COLUMBIA, S.C. (AP) — Upset with the prospect of a GOP platform that leans strongly the right on social issues, a South Carolina delegate to the upcoming Republican convention said Thursday he’s exploring ways to challenge some policies favored by religious conservatives.
In an interview with The Associated Press, state Sen. Tom Davis said that the committee drafting the Republic Party platform has created a “screed of intolerance” that could lead to the GOP’s downfall. If the GOP adopts a platform heavy on policy positions favored by religious conservatives, he said, “there’ll be no need for an autopsy this time” when the party implodes.
This week, delegates began the tedious process of updating the platform to be adopted at the Republic National Convention next week in Cleveland. Changes adopted so far signal renewed support for religious conservative values.
Republican officials have rejected pleas to back off the GOP’s opposition to same-sex marriage.
Platform committee members are also steadfast in their opposition to transgender people using bathrooms that don’t match their assigned sex at birth. This exposes a rift with presumptive Republican presidential nominee Donald Trump, and flies against warnings from inside the party itself that social conservative policies on LGBT rights alienate voters.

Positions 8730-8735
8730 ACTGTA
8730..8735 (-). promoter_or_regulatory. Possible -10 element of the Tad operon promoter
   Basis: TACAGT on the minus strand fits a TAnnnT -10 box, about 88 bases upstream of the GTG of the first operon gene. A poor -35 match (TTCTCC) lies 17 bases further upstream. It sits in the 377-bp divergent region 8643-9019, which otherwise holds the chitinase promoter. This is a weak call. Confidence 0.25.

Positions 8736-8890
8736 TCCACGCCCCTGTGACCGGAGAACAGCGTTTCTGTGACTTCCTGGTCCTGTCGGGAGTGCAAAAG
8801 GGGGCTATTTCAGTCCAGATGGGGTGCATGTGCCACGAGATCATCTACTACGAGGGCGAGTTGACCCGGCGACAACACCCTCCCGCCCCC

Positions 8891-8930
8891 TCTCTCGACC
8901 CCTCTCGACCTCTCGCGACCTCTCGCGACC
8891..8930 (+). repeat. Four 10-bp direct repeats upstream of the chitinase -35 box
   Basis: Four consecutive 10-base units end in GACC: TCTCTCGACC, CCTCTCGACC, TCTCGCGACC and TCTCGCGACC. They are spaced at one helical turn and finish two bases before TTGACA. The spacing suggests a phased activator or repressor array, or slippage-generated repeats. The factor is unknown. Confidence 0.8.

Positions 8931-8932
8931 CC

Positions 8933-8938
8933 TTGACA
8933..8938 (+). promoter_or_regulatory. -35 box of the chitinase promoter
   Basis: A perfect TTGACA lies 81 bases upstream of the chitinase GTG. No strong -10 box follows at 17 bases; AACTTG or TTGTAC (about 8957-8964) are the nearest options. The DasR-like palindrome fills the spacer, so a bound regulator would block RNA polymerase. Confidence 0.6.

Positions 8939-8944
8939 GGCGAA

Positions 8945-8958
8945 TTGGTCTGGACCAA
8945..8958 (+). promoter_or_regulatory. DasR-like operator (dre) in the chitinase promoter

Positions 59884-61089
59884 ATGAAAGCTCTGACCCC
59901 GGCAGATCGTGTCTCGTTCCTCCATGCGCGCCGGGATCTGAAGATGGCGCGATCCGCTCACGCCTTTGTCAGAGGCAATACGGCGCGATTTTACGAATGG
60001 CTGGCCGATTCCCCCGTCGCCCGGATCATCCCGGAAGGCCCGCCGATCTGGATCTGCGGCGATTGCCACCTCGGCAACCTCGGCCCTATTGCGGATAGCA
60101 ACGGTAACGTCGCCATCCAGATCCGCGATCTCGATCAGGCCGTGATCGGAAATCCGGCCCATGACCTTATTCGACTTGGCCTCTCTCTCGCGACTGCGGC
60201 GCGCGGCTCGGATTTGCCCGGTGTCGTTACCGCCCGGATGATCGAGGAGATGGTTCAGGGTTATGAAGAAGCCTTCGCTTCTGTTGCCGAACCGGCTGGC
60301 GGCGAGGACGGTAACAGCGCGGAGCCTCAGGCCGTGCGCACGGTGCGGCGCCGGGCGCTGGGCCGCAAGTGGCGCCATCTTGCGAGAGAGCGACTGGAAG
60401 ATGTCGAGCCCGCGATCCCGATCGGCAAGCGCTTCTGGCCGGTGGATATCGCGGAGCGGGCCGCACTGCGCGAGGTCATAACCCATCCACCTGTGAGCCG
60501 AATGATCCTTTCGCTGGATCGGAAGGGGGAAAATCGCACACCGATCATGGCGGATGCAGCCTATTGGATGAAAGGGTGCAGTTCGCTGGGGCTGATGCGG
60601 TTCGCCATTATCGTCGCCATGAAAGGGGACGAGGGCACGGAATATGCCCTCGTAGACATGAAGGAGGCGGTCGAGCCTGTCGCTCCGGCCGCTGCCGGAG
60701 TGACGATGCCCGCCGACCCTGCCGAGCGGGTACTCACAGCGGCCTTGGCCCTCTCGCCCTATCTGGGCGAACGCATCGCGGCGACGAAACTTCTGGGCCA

Davis, who has represented Beaufort since 2009 and previously served as a convention delegate in 2012, named several reasons for the platform committee to be skewing in that direction. Many delegates were selected months ago, when it still appeared that the convention would be a contested one between Trump and Sen. Ted Cruz, Davis said. As such, many delegates share Cruz’s socially conservative policy positions. While Trump is set to formally accept the party’s nomination, Cruz supporters are using the platform committee as a way to ensure their views are represented in Cleveland.
“A lot of Cruz people got involved in the delegate selection process,” Davis said. “It’s a foregone conclusion that Donald Trump is going to get the nomination, so a lot of energies are being directed into the platform than has historically been the case.”
Also, he said, it seems odd that Trump, who has been reluctant to embrace social conservative positions in some cases, isn’t more involved in the platform process.
“It is a bit curious that the presumptive nominee isn’t actively involved in the drafting of the platform,” Davis said. “The message being sent right now by the GOP platform committee to the American people is not a very welcoming one.”
Before he lands in Cleveland on Sunday, Davis — who advocates for libertarian-leaning causes like the use of medical marijuana - said he’s planning to read the platform in full and reach out to other delegates who seem to agree with him that, to survive, the GOP needs to be more inclusive.
“We can’t keep plowing the ground with 1950s social issues,” Davis said. “We need to recognize that the electorate has changed, and that people have changed, and that there is a very strong desire to have individual liberty protected. The GOP can be that party - that’s the most frustrating thing.”